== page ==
Loading Results
We have updated our Online Services Terms of Use and Privacy Policy. See our Cookies Notice for information concerning our use of cookies and similar technologies. By using this website or clicking “I ACCEPT”, you consent to our Online Services Terms of Use.

Be Prepared for Health Issues During Travel

Health needs or concerns may arise at any time when you travel internationally during a business trip or vacation. While consultations with specialists at University Hospitals Roe Green Center for Travel Medicine & Global Health are generally not needed during a trip, our specialists are available if necessary.

If travelers have any questions or concerns at any point during short- or longer-term trips, they can call our office during business hours (9 a.m. – 5 p.m. U.S. Eastern Time) at 216-844-1760. An infectious disease expert will reply to all phone inquiries within two business days.

We also have comprehensive online resources to provide detailed information as questions arise during your trip.

Should your health concerns require immediate assistance, please visit the nearest emergency room.

Prevention While Traveling

In addition to getting all the required and recommended vaccinations before traveling, there are additional thing you can do while on your trip that can help prevent problems from arising.

Digestive Issues

Despite precautions with water and food, as many as 40 percent of travelers will experience a mild but unpleasant bout of diarrhea. This usually lasts from three to five days and is associated with cramps, bloating, and nausea. Travelers’ diarrhea can be prevented by taking two tablets of Pepto Bismol four times a day while overseas, but this can be expensive and difficult to remember. For longer excursions, early treatment of diarrhea with an antibiotic and an anti-motility drug such as Imodium, will shorten the course to less than two hours in many cases. If you have a fever of over 101°F, blood or mucus in the stool, or diarrhea that lasts longer than five days, it is not simple travelers’ diarrhea, and you should consult a physician.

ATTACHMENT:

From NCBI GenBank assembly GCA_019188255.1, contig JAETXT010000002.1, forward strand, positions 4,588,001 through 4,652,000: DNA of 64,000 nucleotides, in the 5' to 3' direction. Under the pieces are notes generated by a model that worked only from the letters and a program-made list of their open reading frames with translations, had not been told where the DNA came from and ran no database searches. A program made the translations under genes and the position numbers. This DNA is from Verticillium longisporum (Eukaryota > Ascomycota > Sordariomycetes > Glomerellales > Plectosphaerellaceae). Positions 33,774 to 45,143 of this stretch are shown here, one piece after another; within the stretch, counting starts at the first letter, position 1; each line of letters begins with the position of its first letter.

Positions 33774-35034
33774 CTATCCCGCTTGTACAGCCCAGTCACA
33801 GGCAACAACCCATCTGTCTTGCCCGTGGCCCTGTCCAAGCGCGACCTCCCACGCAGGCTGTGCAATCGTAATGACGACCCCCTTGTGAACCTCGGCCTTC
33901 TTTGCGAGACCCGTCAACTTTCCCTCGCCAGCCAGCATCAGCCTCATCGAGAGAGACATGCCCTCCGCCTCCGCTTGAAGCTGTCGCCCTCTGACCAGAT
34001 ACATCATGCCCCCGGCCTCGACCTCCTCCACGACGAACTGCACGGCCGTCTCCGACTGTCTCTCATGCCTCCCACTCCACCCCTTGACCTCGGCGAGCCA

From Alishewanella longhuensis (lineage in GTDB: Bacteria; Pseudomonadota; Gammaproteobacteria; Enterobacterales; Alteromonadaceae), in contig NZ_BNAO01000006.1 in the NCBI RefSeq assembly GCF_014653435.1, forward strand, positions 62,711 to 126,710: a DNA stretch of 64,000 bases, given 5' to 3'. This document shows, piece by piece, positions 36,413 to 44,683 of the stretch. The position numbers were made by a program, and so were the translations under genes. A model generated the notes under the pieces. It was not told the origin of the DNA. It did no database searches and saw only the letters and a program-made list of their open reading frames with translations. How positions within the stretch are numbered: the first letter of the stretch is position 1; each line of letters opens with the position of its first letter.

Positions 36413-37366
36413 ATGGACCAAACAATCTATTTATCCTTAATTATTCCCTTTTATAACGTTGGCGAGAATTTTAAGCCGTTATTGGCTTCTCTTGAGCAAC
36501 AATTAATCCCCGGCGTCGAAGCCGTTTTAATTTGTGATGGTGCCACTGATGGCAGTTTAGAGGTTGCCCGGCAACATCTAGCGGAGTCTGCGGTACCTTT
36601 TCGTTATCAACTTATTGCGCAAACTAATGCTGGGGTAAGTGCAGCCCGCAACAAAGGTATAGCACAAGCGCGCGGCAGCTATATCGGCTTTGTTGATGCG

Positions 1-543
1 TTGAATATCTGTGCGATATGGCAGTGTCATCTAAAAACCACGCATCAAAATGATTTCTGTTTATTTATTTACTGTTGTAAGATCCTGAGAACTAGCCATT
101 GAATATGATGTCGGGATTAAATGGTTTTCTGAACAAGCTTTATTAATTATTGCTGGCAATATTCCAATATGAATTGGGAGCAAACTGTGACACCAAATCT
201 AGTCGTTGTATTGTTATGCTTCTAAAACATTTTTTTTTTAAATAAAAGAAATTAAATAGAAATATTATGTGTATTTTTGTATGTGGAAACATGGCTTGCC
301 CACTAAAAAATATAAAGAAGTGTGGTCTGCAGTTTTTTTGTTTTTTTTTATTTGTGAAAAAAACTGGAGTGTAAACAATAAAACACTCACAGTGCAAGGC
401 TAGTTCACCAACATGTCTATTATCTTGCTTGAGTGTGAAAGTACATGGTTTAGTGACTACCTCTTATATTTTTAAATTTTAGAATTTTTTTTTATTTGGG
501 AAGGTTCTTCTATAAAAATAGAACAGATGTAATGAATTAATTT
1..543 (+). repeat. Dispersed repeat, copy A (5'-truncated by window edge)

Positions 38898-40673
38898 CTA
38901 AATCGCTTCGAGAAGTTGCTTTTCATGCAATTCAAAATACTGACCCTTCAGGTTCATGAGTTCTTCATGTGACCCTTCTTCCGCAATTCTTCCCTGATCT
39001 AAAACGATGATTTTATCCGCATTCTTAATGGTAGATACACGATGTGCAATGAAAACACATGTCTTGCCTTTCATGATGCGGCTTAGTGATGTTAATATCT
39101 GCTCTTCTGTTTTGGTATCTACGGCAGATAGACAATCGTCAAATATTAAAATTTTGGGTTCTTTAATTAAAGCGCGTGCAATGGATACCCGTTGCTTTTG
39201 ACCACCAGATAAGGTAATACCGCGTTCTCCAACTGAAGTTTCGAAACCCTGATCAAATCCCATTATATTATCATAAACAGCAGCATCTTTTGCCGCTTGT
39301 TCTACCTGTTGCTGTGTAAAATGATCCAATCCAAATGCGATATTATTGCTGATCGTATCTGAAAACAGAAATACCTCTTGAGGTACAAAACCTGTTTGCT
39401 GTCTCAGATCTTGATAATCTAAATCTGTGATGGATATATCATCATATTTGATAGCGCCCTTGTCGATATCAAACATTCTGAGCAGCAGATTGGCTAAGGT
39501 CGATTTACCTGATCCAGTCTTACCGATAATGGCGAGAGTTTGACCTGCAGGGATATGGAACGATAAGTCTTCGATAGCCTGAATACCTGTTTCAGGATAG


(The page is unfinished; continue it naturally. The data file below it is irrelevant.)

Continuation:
Food and Water Hazards

You must assume that all water in developing countries is unsafe. Safe water can be purchased or made by boiling local water for at least one minute. Bear, wine, soda, hot tea, and coffee are all safe. The three most common mistakes which lead to drinking contaminated water are brushing your teeth with water from the tap, using ice (freezing does not sterilize water), or failing to break the seal yourself on bottled water. It is a common practice to refill old plastic water bottles and resell them to tourists.

Milk is not pasteurized, and meat is not inspected in many developing countries. You should avoid all dairy products unless you are sure they are pasteurized. All meat should be eaten well-done. Fresh salads are a major source of contamination and should be avoided. Vegetables are safe when cooked, and fruit that can be peeled like bananas and oranges are safe. Vendor food and airplane food (prepared locally for return trips) are other high-risk foods.